Jackalope is a dangerous animal with jack rabbit’s body and an antelope’s antlers!
Jackalope, as the name suggests, is thought to be a mysterious animal with jack rabbit’s body and an antelope’s or deer’s antlers. Stories about it are said to be centuries old, but nonetheless, there are questions about the existence of this strange and scary creature.
Jackalope is said to be an antlered species of rabbit, sometimes considered to be a cross between a now extinct pygmy-deer and a species of killer-rabbit. Rumored to be extinct by some people, jackalope is said to be one of the rarest animals in the world. Having the ability to use their antlers to fight, jackalopes are seen as highly aggressive and dangerous animals if approached (sometimes called the “warrior rabbit”). The creature became so popular that it also given the pseudo-taxonomic descriptor Lepus temperamentalus and is associated with many outlandish habits, like it has an uncanny ability to mimic human voices and can be caught by leaving out a bottle of whiskey.
Origin of Jackalope
According to a legend, the first jackalope was spotted in Wyoming around 1829, but these seem to be tales without proper evidence. The stories of Jackalope became popular after 1932 hunting outing of Douglas Herrick (1920–2003) of Douglas, Wyoming. He, along with his brother Ralph Douglas created a taxidermized Jackalope and sold it to a local hotel. The Jackalope became a popular local story, and the Douglas Chamber of Commerce has even issued thousands of Jackalope Hunting Licenses to tourists. Douglas became the jackalope capital.
The Herrick brothers Douglas and Ralph studied taxidermy when they were teenagers. Returning home from hunting, in a hurry to get to dinner, they tossed their hapless jack rabbit kill into their taxidermy shop. The carcass went on to settle over a pair of deer antlers, when Douglas Herrick’s eyes suddenly lighted up. They mounted it the way it was, and that’s how the legend was given form – Jackalope is the taxidermy creature formed by grafting deer antlers onto a jackrabbit carcass!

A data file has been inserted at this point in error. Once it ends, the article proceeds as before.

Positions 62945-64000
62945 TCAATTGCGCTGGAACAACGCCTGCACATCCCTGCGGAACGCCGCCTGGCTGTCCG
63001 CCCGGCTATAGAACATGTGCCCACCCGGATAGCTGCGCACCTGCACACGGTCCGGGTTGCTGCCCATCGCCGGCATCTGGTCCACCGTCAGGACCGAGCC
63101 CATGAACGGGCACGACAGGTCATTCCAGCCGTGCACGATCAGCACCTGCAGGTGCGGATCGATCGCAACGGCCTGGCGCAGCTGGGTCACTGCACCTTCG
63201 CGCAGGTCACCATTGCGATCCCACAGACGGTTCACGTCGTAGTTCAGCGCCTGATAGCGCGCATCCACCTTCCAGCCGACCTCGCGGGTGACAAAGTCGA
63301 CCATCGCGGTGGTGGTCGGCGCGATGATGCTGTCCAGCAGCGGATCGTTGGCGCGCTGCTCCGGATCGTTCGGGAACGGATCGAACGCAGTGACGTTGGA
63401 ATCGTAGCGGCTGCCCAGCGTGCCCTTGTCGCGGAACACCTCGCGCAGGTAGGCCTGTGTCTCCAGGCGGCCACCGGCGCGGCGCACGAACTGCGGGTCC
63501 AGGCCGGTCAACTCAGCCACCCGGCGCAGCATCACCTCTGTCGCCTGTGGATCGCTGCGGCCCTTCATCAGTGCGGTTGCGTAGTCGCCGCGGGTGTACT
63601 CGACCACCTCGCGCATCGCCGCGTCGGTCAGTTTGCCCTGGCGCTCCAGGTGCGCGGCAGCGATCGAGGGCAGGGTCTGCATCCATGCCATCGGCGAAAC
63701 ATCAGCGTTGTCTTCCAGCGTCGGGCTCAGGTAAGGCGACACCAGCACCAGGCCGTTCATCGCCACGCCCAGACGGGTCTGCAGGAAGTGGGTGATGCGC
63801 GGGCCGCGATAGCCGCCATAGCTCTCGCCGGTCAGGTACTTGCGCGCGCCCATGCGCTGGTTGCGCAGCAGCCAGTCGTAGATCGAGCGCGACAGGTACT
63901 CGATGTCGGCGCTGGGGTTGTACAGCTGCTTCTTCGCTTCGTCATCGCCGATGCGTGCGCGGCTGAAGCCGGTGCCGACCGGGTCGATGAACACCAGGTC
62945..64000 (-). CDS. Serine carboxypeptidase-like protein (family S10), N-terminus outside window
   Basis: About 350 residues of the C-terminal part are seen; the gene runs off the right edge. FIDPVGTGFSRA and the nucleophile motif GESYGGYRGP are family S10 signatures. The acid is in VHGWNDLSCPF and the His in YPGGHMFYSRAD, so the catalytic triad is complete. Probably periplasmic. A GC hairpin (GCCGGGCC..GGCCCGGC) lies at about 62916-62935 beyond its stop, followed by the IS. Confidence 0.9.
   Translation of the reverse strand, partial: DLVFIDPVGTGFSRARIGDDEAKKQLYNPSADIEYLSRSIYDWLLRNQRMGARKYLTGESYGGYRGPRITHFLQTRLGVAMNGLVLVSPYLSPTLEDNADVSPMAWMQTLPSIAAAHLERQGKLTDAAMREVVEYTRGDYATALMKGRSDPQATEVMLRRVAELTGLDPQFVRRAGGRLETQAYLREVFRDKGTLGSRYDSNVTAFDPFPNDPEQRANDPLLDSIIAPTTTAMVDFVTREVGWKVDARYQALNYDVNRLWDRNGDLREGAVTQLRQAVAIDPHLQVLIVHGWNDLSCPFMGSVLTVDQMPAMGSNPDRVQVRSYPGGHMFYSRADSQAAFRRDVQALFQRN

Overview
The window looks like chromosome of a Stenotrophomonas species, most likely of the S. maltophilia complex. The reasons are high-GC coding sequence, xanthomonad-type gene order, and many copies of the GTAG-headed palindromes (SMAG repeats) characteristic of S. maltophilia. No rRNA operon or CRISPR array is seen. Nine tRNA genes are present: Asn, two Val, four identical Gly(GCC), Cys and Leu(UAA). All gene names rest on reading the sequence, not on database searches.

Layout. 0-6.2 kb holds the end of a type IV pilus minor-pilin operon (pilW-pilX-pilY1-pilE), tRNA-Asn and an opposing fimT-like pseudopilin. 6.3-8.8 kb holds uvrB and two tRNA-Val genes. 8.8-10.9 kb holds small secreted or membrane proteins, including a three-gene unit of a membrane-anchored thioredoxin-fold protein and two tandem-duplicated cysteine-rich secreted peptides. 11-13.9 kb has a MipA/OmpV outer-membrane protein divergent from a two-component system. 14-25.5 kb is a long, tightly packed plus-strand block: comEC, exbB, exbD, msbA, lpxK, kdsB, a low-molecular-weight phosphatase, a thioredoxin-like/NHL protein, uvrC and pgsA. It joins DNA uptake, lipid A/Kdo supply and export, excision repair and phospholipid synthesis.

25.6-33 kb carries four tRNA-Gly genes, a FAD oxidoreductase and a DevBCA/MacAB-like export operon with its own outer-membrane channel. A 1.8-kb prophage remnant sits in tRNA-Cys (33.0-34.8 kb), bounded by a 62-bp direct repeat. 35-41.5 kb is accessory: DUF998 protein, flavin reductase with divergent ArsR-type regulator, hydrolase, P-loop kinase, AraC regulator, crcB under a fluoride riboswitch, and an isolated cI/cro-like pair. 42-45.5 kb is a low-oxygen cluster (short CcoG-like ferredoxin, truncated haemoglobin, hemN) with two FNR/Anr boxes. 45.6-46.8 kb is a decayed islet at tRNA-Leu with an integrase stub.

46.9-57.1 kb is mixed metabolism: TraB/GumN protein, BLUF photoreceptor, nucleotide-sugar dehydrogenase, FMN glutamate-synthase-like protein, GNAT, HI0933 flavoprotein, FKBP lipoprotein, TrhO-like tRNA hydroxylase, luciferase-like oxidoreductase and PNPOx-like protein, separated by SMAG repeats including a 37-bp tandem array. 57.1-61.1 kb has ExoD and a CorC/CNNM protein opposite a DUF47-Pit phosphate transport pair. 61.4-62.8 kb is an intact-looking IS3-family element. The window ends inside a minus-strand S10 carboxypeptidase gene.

That first jackalope was sold for $10 to Roy Ball, who installed it proudly in the town’s Bonte Hotel. (The mounted horned rabbit head was however stolen in 1977.) Soon stories about jackalope became popular and it fed the demand for the stuffed and mounted creatures; tens of thousands of them were sold. As a matter of fun, the hunting licenses offered to eager tourists by Douglas Chamber of Commerce had rules specifying that the hunter cannot have an IQ higher than 72 and can hunt only between midnight and 2 a.m. each June 31 (which does not exist). Notably, some of the ‘horned’ rabbits reported to have been seen were in fact tumors that developed from viruses.
Despite this, the popularity of the legendary creature Jackalope continued. In Douglas, Herrick’s home town, there is a statue of a jackalope, and the town celebrates Jackalope Day every year. The state of Wyoming trademarked the Jackalope name in 1965. Over the years, Jackalopes appeared on postcards, in video games and also as recurring character in TV shows.
In short, there is no evidence to prove the existence of the legendary creature Jackalope (which looks like a rabbit sprouting a pair of antlers). The popular mythical animal became popular from a taxidermy art of Douglas brothers in 1930s.
Hoax or Fact: